When it comes to choosing a color (or, if we're being honest, metallic finish) for your iPad or iPad mini, there are a few factors worth weighing. Do you want a white bezel around your screen or a black one (or none at all)? Do you crave the rarest of iPad colors, rose gold? And does color even matter if you plan to hide your iPad in a case?

You may not need a guide to pick the iPad color right for you, and that's okay. But if you do, we've got you covered no matter your coloration concerns.

Check out our color guide for the 2018 iPad Pro

Fade to black vs bright white

Before you consider your iPad's rear case color, consider the hue around your screen: The silver, gold, and rose gold iPads have white faceplates, while the space grey iPad models use a black bezel.

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Some prefer the look of black — which, like almost all TV sets these days, lets the border practically disappear into the screen. But a black faceplate is also prone to showcase fingerprints and smudges and may prove distracting to brighter content. In contrast, if you use your iPad as a personal reader, a white bezel can prove easier on the eyes when reading websites, documents, and ebooks with bright or white backgrounds.

Ideally, the faceplate shouldn't prove too distracting in practice for all but the pickiest of eyes, making it more personal preference than anything else.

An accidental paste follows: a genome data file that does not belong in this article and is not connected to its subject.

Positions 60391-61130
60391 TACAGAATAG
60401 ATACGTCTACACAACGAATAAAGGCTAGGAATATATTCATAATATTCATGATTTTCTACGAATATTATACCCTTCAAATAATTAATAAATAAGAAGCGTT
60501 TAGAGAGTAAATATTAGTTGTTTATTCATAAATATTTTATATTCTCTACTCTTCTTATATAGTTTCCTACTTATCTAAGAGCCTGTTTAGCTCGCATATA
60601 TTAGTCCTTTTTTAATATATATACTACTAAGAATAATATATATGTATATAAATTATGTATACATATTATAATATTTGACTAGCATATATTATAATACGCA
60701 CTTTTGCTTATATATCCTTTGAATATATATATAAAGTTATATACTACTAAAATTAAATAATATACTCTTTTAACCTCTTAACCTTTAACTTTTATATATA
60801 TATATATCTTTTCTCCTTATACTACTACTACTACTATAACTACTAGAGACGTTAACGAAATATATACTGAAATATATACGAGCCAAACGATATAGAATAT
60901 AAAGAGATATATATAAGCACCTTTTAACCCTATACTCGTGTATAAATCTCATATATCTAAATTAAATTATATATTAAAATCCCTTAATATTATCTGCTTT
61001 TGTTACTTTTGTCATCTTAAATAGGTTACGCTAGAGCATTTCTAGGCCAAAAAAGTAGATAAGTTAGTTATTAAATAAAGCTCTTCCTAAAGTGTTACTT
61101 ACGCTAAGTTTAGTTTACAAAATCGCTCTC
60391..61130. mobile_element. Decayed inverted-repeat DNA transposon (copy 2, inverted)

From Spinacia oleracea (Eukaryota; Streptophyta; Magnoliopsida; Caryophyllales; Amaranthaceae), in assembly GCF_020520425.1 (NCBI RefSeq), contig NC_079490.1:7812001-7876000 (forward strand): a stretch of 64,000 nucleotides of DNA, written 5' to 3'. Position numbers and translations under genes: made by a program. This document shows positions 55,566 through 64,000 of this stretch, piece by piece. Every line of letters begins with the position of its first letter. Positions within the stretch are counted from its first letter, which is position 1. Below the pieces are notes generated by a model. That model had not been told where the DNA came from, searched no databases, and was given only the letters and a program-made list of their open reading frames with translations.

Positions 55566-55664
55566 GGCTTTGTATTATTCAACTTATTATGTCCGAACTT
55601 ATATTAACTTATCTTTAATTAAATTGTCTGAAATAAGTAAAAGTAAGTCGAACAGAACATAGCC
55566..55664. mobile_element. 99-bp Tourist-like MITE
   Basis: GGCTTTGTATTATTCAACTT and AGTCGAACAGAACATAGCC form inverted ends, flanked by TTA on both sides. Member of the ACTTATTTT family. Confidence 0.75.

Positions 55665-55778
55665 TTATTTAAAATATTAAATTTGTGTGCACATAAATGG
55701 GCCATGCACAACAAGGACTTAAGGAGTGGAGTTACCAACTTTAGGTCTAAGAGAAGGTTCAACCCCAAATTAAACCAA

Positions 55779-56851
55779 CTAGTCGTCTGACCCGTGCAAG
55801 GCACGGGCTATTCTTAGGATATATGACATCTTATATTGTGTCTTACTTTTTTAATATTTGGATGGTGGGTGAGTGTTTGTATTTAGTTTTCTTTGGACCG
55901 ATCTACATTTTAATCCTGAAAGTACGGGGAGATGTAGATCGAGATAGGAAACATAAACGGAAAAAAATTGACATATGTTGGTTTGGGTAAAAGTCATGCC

• If a white faceplate catches your eye — and not in a good way — you'll want to consider the Space Gray iPad line.
  • If you find a black bezel too constraining or contrasting, stick with a white faceplate and the Silver, Gold, and Rose Gold rear casing options available for it.

Discoloration vs damage

A big concern with white, silver, and other brightly-colored products is the chance for discoloration; dark colors have their own issues, too, with casings often showing scratches, chips, and smudges more easily.

Apple spent much of 2010 figuring out how to make the white iPhone resistant to UV and typical sources of discoloration. The iPads have used the same process for years, making them just as resistant. Still, if it's a major worry, there's no harm in sticking with Space Gray.

Likewise, the iPhone 5 and iPad mini taught Apple that black anodization was more susceptible to damage than it ought to be; instead, all other devices — iPads included — get space gray, a lighter (but tougher) anodization that rates about the same as other colored aluminum shells where scratches are concerned. That said, space grey still tends to show dust, smudges, and fingerprints more than the other colors in Apple's iPad line.

  • If you're concerned about picking up excess dust and smudges, or you have to photograph your device often, stick to silver or gold.
  • If you're worried about color discoloration, you shouldn't be — but space gray may allay your fears.

Popularity vs. personality

Black is almost always the most popular color when it comes to electronics and electronics accessories. And while Space Gray may not look as cool as "true" black, it'll likely still be the default color for many. That said, lighter-colored iPads can stand out more, especially with brightly colored cases; Space Gray iPad models tend to let accessories be the star.